Now, “The Troll” is not my favourite Saint Vitus song. Not even on Mournful Cries. (“Dragon Time” FTW!) But when you’ve got a trad doom band from Portland ostensibly named after a Vitus track, I’m pretty much guaranteed to give it a listen. This album was actually self-released on cassette in 2016, before Shadow Kingdom picked it up this year. So you don’t hafta go looking under a bridge, or anything…
The five song, 34-minute effort kicks off with “The Summoning,” a seven-minute tune based on a 13th century Icelandic poem, which gives me enough reason to like this band already. The first few notes of the intro are reminiscent of Saint Vitus, before building up into a riff reminiscent of Black Sabbath’s eponymous track, alongside a spoken word summoning of sorts. After the intro, they kick into a proper mid-paced shuffle a la Gates of Slumber with a more nasal, Pagan Altar style vocal. (OK, maybe not quite that nasal.)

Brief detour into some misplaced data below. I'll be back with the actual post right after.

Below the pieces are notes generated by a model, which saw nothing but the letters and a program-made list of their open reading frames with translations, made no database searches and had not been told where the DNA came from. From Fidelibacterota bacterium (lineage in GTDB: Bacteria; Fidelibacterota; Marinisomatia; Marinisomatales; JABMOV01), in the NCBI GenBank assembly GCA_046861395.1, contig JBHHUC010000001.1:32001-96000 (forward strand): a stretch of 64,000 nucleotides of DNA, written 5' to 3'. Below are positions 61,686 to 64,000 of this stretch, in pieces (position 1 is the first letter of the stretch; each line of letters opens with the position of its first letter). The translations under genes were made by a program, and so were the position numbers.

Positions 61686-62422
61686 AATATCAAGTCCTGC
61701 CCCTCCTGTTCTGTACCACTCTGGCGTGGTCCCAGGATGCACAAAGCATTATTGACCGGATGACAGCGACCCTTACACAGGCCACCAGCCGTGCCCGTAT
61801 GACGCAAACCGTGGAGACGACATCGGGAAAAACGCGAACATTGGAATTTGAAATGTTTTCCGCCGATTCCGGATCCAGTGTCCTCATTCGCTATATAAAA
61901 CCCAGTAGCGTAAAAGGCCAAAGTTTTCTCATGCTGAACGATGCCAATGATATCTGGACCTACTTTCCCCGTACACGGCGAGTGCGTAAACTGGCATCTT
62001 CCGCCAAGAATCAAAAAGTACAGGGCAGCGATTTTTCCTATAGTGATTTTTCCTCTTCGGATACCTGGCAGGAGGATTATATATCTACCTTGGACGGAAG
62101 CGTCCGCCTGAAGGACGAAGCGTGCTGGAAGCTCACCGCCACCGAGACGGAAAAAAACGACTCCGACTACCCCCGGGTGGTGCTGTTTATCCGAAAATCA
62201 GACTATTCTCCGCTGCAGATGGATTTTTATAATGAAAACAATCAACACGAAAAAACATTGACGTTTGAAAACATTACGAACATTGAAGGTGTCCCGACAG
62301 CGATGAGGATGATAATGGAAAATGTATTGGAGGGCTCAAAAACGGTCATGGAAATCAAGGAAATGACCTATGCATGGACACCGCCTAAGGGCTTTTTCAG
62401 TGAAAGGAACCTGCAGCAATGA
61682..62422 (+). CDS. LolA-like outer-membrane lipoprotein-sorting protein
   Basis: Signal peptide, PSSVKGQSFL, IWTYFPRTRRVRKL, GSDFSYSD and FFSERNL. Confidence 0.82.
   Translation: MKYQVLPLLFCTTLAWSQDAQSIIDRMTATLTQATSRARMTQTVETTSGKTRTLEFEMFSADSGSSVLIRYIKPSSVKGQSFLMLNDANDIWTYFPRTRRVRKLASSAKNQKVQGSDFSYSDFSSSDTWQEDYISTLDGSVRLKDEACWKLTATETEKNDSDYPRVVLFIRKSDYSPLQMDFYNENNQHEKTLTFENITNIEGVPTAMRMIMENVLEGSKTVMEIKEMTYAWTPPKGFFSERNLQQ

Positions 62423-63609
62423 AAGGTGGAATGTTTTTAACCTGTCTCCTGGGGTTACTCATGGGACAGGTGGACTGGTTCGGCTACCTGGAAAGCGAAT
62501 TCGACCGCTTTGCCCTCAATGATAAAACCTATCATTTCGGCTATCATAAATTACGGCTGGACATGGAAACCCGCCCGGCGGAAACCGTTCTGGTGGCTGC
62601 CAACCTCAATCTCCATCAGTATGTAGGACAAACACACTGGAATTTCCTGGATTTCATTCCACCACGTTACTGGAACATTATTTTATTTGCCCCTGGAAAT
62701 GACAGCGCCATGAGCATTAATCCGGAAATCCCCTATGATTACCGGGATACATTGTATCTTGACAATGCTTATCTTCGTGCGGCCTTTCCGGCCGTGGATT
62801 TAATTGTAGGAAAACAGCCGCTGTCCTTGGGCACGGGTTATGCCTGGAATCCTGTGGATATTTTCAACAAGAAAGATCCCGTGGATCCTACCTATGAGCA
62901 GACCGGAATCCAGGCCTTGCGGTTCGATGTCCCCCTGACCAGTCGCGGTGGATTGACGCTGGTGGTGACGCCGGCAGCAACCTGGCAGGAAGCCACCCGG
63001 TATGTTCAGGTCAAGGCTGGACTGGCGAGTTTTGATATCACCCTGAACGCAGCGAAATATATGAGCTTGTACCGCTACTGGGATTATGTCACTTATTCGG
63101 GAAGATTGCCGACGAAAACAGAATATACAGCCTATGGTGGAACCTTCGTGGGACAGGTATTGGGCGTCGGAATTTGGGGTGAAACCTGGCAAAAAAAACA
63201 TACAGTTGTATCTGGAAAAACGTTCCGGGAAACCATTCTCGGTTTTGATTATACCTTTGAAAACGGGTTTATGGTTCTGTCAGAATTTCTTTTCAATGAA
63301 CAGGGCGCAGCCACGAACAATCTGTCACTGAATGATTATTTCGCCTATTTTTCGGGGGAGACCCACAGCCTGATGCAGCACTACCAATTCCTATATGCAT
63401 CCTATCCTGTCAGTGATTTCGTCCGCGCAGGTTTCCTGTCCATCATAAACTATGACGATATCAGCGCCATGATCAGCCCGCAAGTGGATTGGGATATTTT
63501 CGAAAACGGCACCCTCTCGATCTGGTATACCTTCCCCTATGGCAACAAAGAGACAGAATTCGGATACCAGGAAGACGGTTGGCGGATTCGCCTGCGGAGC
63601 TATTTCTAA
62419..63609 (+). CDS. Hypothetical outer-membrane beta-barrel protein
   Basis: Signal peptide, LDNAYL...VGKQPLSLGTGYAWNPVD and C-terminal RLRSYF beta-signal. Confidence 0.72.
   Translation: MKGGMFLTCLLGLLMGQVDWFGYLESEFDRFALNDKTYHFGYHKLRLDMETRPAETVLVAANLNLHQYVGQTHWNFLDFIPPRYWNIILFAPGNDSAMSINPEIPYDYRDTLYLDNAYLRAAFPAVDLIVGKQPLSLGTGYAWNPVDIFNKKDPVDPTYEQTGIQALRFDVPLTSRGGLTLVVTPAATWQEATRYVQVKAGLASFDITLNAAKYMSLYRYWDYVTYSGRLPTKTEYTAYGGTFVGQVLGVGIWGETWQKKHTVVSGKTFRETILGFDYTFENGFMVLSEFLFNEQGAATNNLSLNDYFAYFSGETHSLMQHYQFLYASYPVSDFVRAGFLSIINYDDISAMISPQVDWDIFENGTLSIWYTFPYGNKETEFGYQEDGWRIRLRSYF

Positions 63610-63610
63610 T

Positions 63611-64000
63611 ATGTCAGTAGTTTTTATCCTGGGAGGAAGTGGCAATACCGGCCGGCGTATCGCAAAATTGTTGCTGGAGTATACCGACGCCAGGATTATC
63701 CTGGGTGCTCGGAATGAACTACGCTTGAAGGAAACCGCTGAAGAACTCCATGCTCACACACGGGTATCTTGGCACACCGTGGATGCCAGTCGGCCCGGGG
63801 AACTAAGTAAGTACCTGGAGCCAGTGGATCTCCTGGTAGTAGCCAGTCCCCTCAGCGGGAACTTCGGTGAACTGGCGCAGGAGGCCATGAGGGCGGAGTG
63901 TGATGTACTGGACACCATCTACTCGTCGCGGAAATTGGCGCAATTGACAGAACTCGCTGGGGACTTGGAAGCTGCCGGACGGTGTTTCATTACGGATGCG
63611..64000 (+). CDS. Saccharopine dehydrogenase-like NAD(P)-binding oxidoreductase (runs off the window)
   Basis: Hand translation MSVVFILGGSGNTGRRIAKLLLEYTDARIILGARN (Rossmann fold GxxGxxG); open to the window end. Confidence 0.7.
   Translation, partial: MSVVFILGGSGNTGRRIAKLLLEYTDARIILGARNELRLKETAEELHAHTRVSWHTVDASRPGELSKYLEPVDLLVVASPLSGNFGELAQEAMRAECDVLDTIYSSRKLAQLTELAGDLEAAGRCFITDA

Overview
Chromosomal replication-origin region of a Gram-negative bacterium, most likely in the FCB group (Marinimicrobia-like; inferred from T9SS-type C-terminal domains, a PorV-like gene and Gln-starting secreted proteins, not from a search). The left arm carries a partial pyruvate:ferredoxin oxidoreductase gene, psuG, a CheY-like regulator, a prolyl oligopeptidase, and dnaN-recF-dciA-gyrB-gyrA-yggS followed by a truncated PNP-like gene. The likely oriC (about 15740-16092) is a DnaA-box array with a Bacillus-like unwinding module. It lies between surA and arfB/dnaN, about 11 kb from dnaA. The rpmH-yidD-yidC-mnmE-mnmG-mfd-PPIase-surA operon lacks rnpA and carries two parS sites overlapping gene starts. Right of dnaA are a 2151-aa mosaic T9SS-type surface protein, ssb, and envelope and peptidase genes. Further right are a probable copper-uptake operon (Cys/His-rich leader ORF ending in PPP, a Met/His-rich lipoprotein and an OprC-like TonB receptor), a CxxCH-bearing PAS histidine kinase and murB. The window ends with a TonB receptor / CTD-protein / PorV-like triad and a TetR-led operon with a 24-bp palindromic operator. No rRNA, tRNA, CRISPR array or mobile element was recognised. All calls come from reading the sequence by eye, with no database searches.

“The Witch” definitely has some shades of Vitus in its slow, heavy opening riff, although the verses are backed by a galloping riff more reminiscent of Blood Ceremony’s “Return to Forever,” before the vocals soar to near-Scheidt levels on the mournful chorus. (Hey, they are from Portland, after all.) “An Eternal Haunting” starts off a little more mellow, with notes of Pallbearer—it’s also the longest song on here, at eight and a half minutes. But after about two minutes, the first heavy riff comes in with a 45-second burst before it’s back to the slow and mellow. The first longing vocals around the three-minute mark are very much in the vein of Warning, but perhaps a little more melodic.
“Infinite Death” picks up the pace, a four-minute tune more reminiscent of Witchcraft or Graveyard, before “Savage Thunder” ends things on a melodic doomy note, somewhat akin to the likes of Pale Divine, if they were fronted by Phil Swanson. Basically, any fan of traditional doom metal can’t really go wrong here.